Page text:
Toyoda Changed to Toyota: Why the Name Change?

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Review of: Toyoda Changed to Toyota

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On August 20, 2014
Last modified:October 1, 2014


Toyoda Changed to Toyota: Why the Name Change? is a great article that explains why the auto maker changed its name. Read the history and learn of why.

Ever wonder why Toyoda was changed to Toyota?

Most people know that Toyota began as a company that manufactured looms – or, sewing machines. At that time, Toyota was knows as “Toyoda”, named after the founder, Sakichi Toyoda. It wasn’t until much later – 1936 to be exact – that Toyoda changed to Toyota. Most of us know this as fact, but few of us know why the name was changed. Keep reading to learn how.

Various sources tell a different story as to why the name was changed. According to the official Toyota explanation, the name was changed for 2 reasons:

1. Voiceless Consonants aren’t appealing

Apparently, in Japanese, the letter “D” in “Toyoda” is a voiceless consonant. This wasn’t viewed as appealing. A voiced consonant is preferred, so they chose to make it a “T”.

2. Jikaku and Good Luck

Jikaku is the practice of counting strokes in Kanji and Katakana. The number of strokes determine good and bad luck. “Toyota” has 8 strokes versus 10, and 8 is a number in Japan that is associated with good luck and fortune. So, the official record tells us that pretty much sealed the deal: change it from “D” to a “T”.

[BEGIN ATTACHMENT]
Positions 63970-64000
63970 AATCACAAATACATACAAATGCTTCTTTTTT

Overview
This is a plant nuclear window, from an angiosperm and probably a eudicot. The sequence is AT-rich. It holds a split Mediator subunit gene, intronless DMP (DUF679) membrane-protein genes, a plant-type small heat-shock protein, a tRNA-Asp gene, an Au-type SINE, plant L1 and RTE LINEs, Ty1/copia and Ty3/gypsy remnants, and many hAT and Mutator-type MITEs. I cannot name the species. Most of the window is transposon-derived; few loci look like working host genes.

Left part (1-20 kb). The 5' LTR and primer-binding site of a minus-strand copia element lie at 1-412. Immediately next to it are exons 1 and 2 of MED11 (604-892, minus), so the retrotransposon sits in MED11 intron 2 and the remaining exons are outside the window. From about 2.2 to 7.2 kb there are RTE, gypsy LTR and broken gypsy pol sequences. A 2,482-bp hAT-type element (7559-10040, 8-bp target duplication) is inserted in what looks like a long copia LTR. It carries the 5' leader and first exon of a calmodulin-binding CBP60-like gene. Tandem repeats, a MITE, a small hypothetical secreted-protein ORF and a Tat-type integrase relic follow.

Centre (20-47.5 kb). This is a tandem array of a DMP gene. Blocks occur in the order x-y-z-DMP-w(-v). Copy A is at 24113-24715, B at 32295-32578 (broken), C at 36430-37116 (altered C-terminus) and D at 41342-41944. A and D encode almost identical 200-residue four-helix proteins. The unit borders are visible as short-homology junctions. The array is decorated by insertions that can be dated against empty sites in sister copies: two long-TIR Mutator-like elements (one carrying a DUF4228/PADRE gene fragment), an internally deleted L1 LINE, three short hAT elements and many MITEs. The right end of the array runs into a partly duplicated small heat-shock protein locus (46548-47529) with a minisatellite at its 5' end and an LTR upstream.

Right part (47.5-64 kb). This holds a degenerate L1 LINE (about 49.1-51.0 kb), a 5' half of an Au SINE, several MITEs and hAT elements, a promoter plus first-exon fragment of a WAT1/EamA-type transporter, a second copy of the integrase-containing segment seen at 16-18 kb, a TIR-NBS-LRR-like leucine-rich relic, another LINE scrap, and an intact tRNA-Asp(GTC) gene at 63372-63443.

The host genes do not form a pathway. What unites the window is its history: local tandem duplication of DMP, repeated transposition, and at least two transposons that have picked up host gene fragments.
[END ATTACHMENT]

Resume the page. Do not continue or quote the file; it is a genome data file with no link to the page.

Toyoda Toyota
Kanji 卞回と回句丹 卞回と回卞丹
Katakana トーヨーダー トーヨーター


But, there are objections to this reason. Some people believe that the number 8 in Japan isn’t a big deal; while in China it is important. It’s hard to verify either of these claims, but is one prevailing objection out there.

There are other accounts of the name change that point to other reasons such appealing to an international audiences and international acceptance.

But, I have another theory.

Reduce Waste in the Toyota Name

Maybe. Just maybe. What if the folks at Toyota fundamentally wanted to reduce the number of strokes, but yet maintain the “Toyoda” name. What if they chose to do that and eliminated 2 strokes – from 10 strokes to 8. What if?

10 strokes to 8 strokes = 20% Reduction in Strokes!

It’s a stretch. But, hey, this is my addition to the folklore that’s currently out there.

Here’s another newsflash item for you. Consider the current Toyota logo. Now look below – did you know that it spells T-O-Y-O-T-A right there in the logo? Yeah, I didn’t either.

toyota logo, lean manufacturing


  1. says

    When I was I in Japan, I heard they changed the name because Mr. Toyoda wanted the company to be distinguished from being just a family enterprise.

    I also heard the 8 stroke story. Today, when asked what a lucky number is, most Japanese say 7 – but I think that is a result of American influence. Back in the 1930s, they likely still thought 8 was lucky, as it is in China.

    I like your theory though- thanks for sharing.

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